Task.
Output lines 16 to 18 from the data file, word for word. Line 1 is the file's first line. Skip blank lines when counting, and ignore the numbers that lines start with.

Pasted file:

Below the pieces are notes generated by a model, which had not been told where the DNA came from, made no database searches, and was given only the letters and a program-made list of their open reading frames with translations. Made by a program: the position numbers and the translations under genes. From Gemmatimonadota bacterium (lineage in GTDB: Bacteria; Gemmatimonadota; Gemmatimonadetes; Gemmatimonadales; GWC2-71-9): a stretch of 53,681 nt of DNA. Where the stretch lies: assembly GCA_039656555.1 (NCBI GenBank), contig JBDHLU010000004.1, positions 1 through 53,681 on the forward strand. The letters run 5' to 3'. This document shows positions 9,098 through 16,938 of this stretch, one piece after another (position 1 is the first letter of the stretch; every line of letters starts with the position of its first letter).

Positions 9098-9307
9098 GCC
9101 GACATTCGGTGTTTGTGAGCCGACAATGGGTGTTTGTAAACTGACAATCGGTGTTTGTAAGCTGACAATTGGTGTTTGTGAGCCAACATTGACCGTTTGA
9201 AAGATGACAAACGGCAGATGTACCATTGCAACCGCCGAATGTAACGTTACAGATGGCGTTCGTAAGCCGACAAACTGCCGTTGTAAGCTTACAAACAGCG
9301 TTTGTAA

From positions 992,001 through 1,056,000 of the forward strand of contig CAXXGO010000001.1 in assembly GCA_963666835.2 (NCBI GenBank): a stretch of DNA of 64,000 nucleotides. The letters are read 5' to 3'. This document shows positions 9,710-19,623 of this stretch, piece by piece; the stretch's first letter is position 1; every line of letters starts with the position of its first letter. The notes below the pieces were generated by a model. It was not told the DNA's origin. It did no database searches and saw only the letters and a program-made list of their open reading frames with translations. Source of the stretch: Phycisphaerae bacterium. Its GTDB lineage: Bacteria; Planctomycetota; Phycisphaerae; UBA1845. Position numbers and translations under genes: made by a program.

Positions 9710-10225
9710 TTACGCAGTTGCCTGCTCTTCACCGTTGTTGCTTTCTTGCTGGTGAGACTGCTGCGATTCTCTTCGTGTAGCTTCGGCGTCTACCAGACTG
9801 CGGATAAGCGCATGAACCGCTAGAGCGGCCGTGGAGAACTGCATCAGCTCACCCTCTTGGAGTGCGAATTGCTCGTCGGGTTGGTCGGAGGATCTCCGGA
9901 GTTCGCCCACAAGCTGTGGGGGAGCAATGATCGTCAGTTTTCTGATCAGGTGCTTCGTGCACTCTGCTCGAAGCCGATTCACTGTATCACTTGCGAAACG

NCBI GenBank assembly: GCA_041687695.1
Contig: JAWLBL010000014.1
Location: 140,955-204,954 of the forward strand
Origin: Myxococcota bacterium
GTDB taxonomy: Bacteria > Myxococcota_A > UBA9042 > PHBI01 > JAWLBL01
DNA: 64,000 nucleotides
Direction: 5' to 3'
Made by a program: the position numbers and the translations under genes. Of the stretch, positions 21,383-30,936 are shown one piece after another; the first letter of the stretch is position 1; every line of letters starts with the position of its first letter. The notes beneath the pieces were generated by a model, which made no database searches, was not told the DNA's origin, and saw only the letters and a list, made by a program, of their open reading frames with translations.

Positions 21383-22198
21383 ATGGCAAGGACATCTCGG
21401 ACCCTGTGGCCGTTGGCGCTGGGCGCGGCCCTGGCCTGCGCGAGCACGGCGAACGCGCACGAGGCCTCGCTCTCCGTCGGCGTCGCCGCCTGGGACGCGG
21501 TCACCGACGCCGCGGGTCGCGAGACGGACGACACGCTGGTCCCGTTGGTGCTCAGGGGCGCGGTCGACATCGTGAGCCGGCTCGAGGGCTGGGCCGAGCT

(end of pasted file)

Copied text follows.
GTDB taxonomy: Bacteria > Myxococcota_A > UBA9042 > PHBI01 > JAWLBL01
DNA: 64,000 nucleotides
Direction: 5' to 3'